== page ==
Herman Cain loses control of his message, again
Herman Cain’s burgeoning scandal isn’t going away any time soon, after the candidate stepped on his own message late Monday.
While Cain showed some ability to control his message during the course of day, by the end, he was in full backpedal mode. After previously saying he didn’t know about any settlements reached with women who had accused him of sexual harassment, Cain detailed a settlement in an interview with Fox’s Greta van Susteren taped for tonight. And in an interview with PBS, Cain said he couldn’t recall whether he had invited one of the women up to his hotel room.
It was a whirlwind day that suggests the amateur political candidate still has his work cut out for him as he deals with a growing scandal.
On Sunday night, Politico published a story reporting that Cain, while president of the National Restaurant Association in the 1990s, was accused of sexually harassing two women. Though the women remained anonymous in the story, the Web site reported that they left the association with financial settlements.
Despite stumbling early to beat back the story – including an awkward exchange in which Politico’s Jonathan Martin confronted Cain and was then asked himself whether he had ever been accused of sexual harassment – Cain’s team responded with far more vigor than to past dilemmas and was on-message most of the time.
Chief of Staff Mark Block got the ball rolling with an appearance on MSNBC’s Daily Rundown with Chuck Todd this morning, laying out the campaign’s case that Cain had never sexually harassed anybody and that it was not aware of any cash settlements that were paid out.
An appearance later on Fox News was pivotal, as Cain himself appeared for the first time and tackled questions about the incident. He said that he had been “falsely accused” of sexual harassment.
By the time he got to the National Press Club early this afternoon, Cain seemed more than comfortable and was clearly on offense. He accused his critics of a “witch hunt” and denied any knowledge of settlements reached with the women.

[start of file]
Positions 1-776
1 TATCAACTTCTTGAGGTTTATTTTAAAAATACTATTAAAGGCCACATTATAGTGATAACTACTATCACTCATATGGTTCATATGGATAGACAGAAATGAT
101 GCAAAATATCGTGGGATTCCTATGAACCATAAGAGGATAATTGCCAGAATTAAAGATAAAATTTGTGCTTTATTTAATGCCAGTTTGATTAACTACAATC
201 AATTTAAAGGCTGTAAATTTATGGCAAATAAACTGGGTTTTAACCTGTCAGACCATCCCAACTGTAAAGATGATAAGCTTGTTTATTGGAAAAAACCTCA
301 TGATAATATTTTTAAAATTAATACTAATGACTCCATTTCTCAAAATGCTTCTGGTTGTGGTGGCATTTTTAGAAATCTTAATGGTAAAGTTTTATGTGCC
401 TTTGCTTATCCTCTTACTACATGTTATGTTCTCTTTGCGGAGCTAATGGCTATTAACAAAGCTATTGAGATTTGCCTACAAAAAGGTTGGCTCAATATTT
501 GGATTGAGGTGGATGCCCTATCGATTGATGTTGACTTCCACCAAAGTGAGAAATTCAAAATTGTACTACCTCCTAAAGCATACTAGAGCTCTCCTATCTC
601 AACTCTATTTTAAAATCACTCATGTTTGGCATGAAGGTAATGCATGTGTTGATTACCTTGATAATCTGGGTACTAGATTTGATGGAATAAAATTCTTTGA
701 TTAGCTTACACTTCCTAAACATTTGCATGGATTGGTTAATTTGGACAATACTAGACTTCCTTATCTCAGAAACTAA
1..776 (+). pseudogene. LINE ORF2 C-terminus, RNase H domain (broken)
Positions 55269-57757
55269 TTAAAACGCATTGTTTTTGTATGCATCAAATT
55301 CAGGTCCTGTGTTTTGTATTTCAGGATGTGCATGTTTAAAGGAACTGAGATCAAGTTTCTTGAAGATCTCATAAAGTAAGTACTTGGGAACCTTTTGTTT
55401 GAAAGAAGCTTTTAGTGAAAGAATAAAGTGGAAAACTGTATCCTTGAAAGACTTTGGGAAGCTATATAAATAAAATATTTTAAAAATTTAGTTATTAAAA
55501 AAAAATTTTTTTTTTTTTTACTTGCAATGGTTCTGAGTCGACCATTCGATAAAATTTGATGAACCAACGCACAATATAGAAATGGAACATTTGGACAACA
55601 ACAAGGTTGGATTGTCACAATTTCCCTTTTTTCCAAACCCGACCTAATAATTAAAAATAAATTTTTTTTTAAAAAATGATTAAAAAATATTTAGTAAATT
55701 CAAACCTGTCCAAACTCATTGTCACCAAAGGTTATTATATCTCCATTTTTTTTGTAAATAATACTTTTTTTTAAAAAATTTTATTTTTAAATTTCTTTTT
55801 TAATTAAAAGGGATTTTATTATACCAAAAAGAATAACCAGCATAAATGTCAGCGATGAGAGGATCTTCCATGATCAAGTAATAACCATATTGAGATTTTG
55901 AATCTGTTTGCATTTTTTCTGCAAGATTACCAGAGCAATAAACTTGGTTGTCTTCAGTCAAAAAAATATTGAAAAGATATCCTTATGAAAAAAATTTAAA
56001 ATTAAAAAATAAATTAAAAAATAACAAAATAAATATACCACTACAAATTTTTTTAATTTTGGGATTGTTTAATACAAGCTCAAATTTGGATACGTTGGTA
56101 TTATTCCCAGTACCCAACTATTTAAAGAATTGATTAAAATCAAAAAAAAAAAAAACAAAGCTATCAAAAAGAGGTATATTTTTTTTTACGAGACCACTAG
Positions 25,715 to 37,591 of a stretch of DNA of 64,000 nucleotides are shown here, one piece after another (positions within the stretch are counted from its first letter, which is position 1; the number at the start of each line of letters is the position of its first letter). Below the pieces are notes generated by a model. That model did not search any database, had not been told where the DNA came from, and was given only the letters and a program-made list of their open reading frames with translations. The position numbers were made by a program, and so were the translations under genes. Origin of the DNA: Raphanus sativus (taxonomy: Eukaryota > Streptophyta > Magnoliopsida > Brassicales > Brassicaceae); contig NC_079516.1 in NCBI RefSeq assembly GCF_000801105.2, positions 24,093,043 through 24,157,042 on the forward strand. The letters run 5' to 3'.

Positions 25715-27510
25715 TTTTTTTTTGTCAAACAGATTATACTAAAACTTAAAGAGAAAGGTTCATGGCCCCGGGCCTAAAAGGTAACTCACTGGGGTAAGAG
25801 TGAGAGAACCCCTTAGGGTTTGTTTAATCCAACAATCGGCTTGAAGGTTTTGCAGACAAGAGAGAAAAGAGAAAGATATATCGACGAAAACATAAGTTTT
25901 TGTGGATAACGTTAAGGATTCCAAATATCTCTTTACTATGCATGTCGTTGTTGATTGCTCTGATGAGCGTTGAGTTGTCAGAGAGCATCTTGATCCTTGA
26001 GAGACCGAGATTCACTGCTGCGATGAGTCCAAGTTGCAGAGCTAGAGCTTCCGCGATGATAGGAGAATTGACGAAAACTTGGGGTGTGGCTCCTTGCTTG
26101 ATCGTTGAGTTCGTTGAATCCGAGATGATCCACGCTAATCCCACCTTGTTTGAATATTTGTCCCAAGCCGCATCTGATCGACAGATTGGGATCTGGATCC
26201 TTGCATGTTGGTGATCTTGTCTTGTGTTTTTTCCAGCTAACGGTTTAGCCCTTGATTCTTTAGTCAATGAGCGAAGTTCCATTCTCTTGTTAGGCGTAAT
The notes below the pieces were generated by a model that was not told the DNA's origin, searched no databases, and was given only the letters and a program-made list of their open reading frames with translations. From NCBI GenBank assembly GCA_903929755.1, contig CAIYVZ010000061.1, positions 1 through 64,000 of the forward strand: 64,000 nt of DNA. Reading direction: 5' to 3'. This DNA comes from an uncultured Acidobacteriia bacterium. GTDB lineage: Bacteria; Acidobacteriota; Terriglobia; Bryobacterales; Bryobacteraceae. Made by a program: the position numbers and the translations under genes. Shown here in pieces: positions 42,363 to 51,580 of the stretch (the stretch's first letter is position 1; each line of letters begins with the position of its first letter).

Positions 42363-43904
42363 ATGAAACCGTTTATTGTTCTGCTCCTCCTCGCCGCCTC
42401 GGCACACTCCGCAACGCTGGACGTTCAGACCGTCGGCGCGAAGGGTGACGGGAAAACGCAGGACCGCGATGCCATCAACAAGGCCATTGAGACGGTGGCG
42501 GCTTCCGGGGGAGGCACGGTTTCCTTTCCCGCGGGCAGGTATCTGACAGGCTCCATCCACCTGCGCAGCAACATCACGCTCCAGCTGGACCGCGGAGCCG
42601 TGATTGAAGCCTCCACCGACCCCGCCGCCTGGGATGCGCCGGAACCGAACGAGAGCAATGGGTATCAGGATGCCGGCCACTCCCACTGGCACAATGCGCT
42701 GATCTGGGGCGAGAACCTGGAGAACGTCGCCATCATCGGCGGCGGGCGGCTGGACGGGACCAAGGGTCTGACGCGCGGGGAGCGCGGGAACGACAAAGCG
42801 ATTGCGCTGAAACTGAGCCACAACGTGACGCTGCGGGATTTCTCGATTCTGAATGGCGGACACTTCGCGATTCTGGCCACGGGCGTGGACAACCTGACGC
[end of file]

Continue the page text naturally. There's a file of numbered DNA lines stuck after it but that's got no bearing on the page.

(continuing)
“I was falsely accused of sexual harassment, and when the charges were brought, as the leader of the organization, I recused myself and allowed my general counsel and my human resource officer to deal with the situation, and it was concluded after a thorough investigation that it had no basis,” Cain said.
What we had seen to that point was consistent message management from Cain and his campaign.
“It doesn’t get any stronger than a direct, on-the-record, on-camera, denial,” former White House press secretary Ari Fleischer said. “Absent the women stepping forward themselves to make a credible counter claim, Cain’s denial is what we have to go on, unless you’re more inclined to believe anonymous sources.”
The problem for Cain is that, after a decent early response, he stepped on it when he detailed a settlement with one of the women. Conservative columnist Byron York reports that Cain told van Susteren that “we ended up settling for what would have been a termination settlement.” Then, in an interview with PBS’s Judy Woodruff, he said he couldn’t recall whether he had asked one of the women to his hotel room.
Given Cain had previously denied knowledge of any settlement and of what the allegations were about, some will read this as him changing his story. And that’s not good for his long-term prognosis.
“The key thing to watch for is whether his story changes,” said renowned crisis communications consultant Eric Dezenhall. “The more a story changes, the more it signifies that there may be something deeper.”
Cain will continue to have to deal with the questions during his D.C. media blitz .
But unless more evidence emerges, the old political truism (recently re-hashed in the Marco Rubio situation) will probably apply here as well: critics will criticize, while people who are inclined to believe Cain will continue to do so.